07 March 2013 17:30 [Source: ICIS news]
LONDON (ICIS)--Demand in the European polyamide chain is not expected to improve in the first half of 2013, and there may not be a peak-season this year, several sources said this week.
Players in the nylon, caprolactam (capro) and adipic acid (ADA) market all said that weak macroeconomic conditions and volatile exchange rates make it unlikely consumption will see a significant increase in at least the first-half of 2013.
“Peak season - I don't see it happening,” an ADA buyer said.
Weak macroeconomic conditions have limited consumer purchasing power, reducing consumption in the major end-use automotive and fibre markets. Automotive demand so far in 2013 has been estimated by market players at up to 15% below the same period in 2012.
March would typically see the start of the fibre season and the approach of the peak-season in automotives, but negative economic sentiment has meant consumption is showing no signs of an increase in these sectors at present.
“With the exception of the German car industry nothing's moving. My market's not increasing. I have a feeling that it's [2013 peak-season] not going to be a good moment,” a nylon buyer said.
Sources said Asia, in particular China, remains an unknown quantity, and that export volumes of finished goods to the region could determine demand levels in the first half, but added a recovery in Europe is not expected.
A nylon and adipic acid producer forecast 2013 consumption to be anywhere from flat with 2012 levels to a fall of 10%, depending on Asia.
An increasingly volatile euro/US dollar exchange rate has helped limit exports of finished goods as overseas buyers are unwilling to purchase from Europe because of uncertainty over the true cost of materials when they land.
Sources are most bearish in the nylon market, while views on ADA consumption are more divided.
Some ADA players are seeing an increase in buying interest, which they attribute to the approach of the peak downstream fibre and automotive seasons in the second quarter.
Players said it is too early to estimate March consumption. Nevertheless, one source said that it is typical to see a 20% increase in March consumption compared with February. Most sources across the polyamide chain estimate demand is flat with February.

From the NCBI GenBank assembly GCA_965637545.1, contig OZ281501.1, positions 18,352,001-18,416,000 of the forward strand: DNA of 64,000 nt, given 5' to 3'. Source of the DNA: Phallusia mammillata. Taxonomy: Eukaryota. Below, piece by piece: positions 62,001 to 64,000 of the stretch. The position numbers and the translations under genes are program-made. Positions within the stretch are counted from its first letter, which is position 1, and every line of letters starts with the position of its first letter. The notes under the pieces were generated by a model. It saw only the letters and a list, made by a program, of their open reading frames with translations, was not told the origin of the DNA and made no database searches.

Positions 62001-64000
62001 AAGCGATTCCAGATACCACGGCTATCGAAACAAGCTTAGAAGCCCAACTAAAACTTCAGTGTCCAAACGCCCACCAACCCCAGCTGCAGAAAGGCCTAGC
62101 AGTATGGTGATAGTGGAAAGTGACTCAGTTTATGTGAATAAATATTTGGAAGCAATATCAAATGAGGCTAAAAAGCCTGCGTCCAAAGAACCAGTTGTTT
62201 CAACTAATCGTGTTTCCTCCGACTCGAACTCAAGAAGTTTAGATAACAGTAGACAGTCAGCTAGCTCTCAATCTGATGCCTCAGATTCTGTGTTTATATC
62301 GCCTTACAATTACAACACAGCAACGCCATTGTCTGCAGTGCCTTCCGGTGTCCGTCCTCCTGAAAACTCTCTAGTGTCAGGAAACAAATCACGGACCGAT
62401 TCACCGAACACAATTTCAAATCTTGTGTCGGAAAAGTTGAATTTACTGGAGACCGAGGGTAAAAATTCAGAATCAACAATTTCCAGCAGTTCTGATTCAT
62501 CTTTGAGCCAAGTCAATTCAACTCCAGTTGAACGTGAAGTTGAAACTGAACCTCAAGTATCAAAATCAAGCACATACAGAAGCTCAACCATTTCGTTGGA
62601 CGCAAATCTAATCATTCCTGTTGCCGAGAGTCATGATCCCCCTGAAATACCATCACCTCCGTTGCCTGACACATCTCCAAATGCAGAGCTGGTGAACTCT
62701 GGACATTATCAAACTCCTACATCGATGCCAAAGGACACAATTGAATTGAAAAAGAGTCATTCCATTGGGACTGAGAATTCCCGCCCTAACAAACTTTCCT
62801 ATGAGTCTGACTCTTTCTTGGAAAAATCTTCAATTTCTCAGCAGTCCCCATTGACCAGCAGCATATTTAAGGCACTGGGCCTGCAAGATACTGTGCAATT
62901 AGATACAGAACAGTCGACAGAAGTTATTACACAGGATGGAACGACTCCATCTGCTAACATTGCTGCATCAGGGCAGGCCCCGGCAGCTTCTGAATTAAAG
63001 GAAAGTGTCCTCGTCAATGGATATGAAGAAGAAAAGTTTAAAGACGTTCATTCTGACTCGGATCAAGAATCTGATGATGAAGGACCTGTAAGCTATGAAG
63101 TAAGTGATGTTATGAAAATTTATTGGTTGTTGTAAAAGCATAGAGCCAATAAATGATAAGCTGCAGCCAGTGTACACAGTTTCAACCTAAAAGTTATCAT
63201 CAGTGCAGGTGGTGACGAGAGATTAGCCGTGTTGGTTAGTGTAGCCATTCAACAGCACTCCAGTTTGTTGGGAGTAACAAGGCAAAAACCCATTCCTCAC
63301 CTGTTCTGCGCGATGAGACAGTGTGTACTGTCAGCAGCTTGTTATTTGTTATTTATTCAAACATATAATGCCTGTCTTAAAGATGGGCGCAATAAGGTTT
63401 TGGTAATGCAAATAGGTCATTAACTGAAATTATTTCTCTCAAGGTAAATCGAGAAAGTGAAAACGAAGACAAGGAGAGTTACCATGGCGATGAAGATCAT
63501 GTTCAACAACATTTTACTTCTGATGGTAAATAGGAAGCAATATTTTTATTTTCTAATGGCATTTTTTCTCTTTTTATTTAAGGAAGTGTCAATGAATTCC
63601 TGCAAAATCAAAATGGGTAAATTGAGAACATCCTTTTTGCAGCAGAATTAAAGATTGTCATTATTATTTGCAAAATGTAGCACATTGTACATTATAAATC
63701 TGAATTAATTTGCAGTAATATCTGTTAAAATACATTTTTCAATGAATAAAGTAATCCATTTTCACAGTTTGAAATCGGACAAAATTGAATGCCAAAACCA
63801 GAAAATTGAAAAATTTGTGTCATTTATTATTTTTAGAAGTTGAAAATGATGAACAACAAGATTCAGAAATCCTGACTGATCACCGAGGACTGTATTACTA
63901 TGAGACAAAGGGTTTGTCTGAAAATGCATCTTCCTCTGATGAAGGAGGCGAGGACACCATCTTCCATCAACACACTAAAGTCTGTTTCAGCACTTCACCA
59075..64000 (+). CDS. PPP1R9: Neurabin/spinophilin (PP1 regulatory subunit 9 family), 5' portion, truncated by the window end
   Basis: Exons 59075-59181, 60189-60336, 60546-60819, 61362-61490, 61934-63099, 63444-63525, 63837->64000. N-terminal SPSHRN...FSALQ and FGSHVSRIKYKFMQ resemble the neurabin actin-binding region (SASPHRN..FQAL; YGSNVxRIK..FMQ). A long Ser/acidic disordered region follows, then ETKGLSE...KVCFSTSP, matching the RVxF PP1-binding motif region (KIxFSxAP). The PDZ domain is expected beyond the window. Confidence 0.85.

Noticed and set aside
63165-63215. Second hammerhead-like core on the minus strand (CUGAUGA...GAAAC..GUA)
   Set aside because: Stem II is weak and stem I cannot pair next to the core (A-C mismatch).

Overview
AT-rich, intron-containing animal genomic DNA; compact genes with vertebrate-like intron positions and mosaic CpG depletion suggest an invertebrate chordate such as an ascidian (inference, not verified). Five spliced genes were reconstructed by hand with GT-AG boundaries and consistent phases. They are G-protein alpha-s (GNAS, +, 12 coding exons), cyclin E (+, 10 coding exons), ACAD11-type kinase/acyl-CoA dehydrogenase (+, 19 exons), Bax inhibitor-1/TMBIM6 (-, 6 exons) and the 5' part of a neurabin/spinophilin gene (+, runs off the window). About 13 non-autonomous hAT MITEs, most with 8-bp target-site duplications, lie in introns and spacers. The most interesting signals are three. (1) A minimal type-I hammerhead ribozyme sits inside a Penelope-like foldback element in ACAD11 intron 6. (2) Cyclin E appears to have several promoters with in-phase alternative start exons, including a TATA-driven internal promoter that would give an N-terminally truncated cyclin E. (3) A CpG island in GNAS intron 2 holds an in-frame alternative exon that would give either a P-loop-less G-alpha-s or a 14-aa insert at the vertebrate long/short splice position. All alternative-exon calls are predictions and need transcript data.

“Compared with February its peak-season, 20% [increases in month-on-month demand] is traditional - this year I could not say it,” an ADA and capro producer said.
Coupled with this, those players seeing increases in ADA consumption said that this might be caused by global production outages rather than an underlying increase in demand.
“What we see is the demand situation is improving, which could be a sign other producers reduced [their outputs],” a polyamide chain producer said.
BASF halted production at one of its ADA lines in Ludwigshafen, Germany, for maintenance, a company source previously said.
The maintenance will take off line approximately 25% of the plant’s nameplate capacity of 260,000 tonnes/year. The line will be brought back on stream in June. There was no update on the production situation this week.
China’s Shandong Haili Chemical Industry is keeping its 150,000 tonne/year ADA plant in Jiangsu province off line because of a power outage, a company source said on 6 March.
The plant was shut on 2-3 March, the source said, adding that the plant is expected to be restarted soon.
There were also rumours of production problems in the US, but these were not widely confirmed.
Overseas production outages have reduced import volumes into Europe and increased export demand.
Although some European sources said the outages were not enough to overcome the 130,000 tonne/year estimated oversupply in the market, other players said that supply in the short-term is likely to be tight.
As with ADA, however, stronger demand has been attributed to global production outages limiting supply.
($1 = €0.77)
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